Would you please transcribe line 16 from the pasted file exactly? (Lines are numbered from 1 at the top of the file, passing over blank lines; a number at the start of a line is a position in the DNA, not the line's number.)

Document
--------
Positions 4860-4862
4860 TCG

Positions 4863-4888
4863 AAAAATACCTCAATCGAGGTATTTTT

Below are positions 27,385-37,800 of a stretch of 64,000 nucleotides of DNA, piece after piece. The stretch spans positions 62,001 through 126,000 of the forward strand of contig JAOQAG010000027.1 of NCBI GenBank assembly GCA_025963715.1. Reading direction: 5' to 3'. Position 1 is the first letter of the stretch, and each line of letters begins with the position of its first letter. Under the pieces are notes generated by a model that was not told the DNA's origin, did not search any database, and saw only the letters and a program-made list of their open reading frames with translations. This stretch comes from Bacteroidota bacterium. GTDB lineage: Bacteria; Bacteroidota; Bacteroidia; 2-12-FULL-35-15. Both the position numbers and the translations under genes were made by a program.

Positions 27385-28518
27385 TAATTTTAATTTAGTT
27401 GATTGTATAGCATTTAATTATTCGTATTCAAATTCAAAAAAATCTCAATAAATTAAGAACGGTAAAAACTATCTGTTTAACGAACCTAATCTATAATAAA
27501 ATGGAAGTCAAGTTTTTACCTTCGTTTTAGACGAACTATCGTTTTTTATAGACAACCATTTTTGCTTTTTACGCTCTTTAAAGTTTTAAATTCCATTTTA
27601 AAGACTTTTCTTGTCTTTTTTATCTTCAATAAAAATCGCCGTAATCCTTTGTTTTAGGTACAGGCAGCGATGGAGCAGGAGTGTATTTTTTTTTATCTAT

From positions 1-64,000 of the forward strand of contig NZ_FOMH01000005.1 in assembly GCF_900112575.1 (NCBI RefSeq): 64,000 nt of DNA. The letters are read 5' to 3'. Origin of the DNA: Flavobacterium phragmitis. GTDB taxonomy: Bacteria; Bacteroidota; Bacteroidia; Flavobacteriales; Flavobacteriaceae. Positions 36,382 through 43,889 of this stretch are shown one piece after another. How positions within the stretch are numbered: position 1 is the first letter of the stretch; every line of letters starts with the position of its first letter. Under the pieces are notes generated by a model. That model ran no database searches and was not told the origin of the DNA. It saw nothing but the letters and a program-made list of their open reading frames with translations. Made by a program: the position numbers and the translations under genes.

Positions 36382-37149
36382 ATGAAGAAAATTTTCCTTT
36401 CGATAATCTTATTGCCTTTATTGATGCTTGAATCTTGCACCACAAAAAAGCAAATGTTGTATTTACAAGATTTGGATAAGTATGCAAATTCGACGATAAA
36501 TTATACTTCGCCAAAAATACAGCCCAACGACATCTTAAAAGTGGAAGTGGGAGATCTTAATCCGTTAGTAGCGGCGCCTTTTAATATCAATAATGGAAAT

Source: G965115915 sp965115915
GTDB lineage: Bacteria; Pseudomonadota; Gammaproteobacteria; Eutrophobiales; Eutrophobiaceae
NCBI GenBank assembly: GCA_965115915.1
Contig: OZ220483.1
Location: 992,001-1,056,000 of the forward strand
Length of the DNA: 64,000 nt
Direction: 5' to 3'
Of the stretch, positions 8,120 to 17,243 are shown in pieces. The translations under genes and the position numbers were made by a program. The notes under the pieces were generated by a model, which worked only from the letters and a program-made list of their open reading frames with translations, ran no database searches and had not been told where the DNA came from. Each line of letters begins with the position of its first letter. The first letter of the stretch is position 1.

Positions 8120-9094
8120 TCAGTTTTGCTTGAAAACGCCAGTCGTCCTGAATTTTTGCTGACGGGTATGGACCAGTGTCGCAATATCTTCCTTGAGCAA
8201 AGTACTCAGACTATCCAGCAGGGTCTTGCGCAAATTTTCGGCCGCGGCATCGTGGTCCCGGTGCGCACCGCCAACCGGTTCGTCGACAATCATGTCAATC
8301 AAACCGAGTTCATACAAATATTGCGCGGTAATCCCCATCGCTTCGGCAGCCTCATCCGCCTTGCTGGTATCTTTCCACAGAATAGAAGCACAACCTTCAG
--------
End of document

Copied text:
Source: G965115915 sp965115915